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Is mobile broadband for Universal Service a foregone conclusion?
Friday 13 February 2009 11:07:40 by Andrew Ferguson

While there has been plenty of positive coverage over the proposal to have a Universal Service Obligation in place and running for 2012 that could see a 2Mbps standard across the UK, as further meetings occur we are consistently seeing mobile operators at the forefront.

For people stuck with dial-up and no mobile coverage or just GPRS services then a 2Mbps 3G or similar technology service will be attractive, but there is a big 'but'. How easily and cheaply can the infrastructure and hardware consumers buy be updated to support 4G or WiMAX, since by 2012 a basic 2Mbps will be the equivalent of having a 256Kbps broadband connection now. Yes it's broadband by Ofcom definition and you can do your online banking, but embracing the digital revolution becomes difficult. Some of us remember that streaming video was possible over dial-up connections, but now no-one would sit and watch a 128 pixel wide online video.

A meeting between Lord Carter and the five UK mobile operators in an attempt to resolve a spectrum row has occurred at almost the same time Ofcom is releasing a consultation on how existing 900MHz licencees will be made to release 10MHz of bandwidth to be sold on through an auction. Exactly how much will firms be willing or able to pay for the capacity at this time when many firms are simply unable to get credit to even just see them through cashflow problems, let alone risky investment in mobile services.

Perhaps the risk of spending millions and millions in the auction is to be alleviated by the income that will come from handing a USO to mobile firms. With some 7% of UK households not having broadband or it runs at speeds under 2Mbps this could be an attractive market, since at the same time improved mobile coverage would allow the upsell of mobile handsets.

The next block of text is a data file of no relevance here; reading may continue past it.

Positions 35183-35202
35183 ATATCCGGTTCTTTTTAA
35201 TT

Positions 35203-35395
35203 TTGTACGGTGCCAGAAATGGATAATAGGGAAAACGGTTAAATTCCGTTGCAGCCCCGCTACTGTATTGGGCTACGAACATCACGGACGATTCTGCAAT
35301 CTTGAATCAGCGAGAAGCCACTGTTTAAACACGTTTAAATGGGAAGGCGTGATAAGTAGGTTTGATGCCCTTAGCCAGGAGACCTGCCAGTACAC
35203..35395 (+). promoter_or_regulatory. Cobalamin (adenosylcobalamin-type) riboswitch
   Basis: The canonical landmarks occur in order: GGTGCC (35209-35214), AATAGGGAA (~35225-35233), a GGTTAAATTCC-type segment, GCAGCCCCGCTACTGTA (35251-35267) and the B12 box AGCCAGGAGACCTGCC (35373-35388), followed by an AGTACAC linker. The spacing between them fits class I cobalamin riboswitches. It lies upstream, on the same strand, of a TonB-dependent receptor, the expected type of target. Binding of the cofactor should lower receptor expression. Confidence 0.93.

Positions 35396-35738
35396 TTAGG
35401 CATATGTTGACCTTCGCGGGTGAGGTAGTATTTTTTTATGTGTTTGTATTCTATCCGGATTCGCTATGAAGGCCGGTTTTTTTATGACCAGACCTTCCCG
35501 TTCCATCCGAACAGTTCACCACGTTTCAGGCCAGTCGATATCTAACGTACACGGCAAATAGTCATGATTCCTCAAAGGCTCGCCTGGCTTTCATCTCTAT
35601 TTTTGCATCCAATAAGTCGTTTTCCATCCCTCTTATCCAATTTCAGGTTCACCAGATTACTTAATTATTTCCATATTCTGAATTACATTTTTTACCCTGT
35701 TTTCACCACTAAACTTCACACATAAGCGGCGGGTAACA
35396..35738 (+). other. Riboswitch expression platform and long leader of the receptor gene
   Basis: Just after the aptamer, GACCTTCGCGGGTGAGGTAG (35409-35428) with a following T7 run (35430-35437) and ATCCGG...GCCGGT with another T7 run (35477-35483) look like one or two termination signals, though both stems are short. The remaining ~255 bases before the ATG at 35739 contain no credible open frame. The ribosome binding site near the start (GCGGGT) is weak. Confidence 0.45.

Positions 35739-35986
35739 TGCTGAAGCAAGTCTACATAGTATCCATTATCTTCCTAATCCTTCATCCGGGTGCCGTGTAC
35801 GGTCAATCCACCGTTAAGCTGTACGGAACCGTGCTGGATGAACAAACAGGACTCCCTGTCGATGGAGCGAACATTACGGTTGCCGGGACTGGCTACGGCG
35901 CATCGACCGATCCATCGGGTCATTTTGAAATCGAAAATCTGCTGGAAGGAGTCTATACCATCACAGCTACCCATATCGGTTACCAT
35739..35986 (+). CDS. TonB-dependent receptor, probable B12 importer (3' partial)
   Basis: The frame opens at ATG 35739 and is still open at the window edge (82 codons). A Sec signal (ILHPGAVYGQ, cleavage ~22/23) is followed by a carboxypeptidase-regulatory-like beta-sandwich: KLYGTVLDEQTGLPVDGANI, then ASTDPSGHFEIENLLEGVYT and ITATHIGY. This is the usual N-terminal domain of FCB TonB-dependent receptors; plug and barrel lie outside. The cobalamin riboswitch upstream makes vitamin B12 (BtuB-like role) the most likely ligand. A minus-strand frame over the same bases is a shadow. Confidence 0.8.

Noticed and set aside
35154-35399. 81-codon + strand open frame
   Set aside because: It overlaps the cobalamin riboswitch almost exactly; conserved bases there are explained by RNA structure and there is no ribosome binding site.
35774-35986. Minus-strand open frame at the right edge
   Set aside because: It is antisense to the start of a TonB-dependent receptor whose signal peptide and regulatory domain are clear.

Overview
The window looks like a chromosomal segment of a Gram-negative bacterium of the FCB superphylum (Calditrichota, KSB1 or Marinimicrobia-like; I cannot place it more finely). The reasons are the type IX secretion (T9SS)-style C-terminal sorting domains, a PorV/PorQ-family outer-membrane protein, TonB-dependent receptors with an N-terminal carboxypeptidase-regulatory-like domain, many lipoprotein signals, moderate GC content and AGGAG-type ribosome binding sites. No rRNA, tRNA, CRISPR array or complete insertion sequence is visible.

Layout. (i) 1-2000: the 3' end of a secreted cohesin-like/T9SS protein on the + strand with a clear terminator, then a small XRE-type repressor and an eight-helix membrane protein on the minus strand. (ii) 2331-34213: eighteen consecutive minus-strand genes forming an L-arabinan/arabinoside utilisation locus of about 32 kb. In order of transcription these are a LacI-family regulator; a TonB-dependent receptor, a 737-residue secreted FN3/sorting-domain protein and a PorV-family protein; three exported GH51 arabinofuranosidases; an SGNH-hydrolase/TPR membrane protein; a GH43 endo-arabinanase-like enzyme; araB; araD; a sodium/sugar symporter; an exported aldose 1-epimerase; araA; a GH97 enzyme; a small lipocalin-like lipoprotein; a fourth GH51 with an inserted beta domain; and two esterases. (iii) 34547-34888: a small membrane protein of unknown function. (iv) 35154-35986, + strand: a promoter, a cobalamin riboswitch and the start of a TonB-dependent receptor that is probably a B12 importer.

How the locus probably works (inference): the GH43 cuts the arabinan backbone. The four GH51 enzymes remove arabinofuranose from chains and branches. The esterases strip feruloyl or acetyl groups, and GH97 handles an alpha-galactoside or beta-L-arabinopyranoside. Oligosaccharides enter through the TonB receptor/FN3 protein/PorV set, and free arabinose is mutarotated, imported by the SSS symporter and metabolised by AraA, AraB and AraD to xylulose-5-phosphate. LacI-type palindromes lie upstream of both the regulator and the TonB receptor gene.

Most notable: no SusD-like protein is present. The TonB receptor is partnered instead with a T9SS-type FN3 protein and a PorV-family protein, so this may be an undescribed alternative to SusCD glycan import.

For those thinking 3G is a saviour, we'd suggest spending some time in a city with coverage, and while you can most of the time send and receive email, speeds for watching video content are highly variable even if in a static location. Using it for more advanced things like online gaming, or connecting multiple devices and you find out what the services limits are.

Here is an idea that is a long way out of the box- has anyone who holds the purse strings or can make telecoms providers jump considered asking the consumers and small businesses what they want? We don't mean an online consultation which will just see the usual respondents, but sending out physical people to see what it is that people actually want.

Comments

Posted by timmay over 8 years ago
What's the point in freeing up 10Mhz of bandwidth in the 900Mhz spectrum if 72Mhz of bandwidth in the 800Mhz spectrum is going to be made available by moving IDTV channels? I guess It depends on when the frequencies are available and the costs. Of course upgrading a 2G mast to support 3G would probably be a simple change of equipment (or settings) however for 800Mhz may require different antennas to be installed on the masts as well. Anyone able to back up my thoughts with facts?
Posted by Dawn_Falcon over 8 years ago
"2Mbps will be the equivalent of having a 256Kbps broadband connection now"

No, not really. Any ADSL or even ISDN is a major advance over dialup, pings for web browsing (absent massive congestion) fall by a factor of ten or more. Boosting raw speed dosn't have the same kind of effect.
Posted by herdwick over 8 years ago
5 + 5 MHz will give the succesful bidder a *total* capacity of about 12 Mbits/s download with the fanciest aerials. So that's 12M of total download for anyone in range of that base station. Queue here !
Posted by ChrisRedpath over 8 years ago
3G is *much* worse than dialup for ping speeds.
It's not uncommon to see a 4-500ms ping and sometimes much worse.
Not quite as bad as satellite, but close. You won't be doing much interactive on 3G.
Posted by KarlAustin over 8 years ago
We've done VoIP over an IPSEC VPN over 3G before and it was fine, slight delay, but that was down to the handset struggling a little with the IPSEC, if we removed that, there was no noticeable delay.
Posted by timmay over 8 years ago
Yay 12Mbps for a mast that'll probably cover a 1 to 5km radius and many thousands of potential users. As for ping times HSDPA reduces these further to around 100ms and HSPA+ improves the ping further. Wireless will never be better than or equal to wire or fibre though.
Posted by carrot63 over 8 years ago
"has anyone ... considered asking the consumers and small businesses what they want?"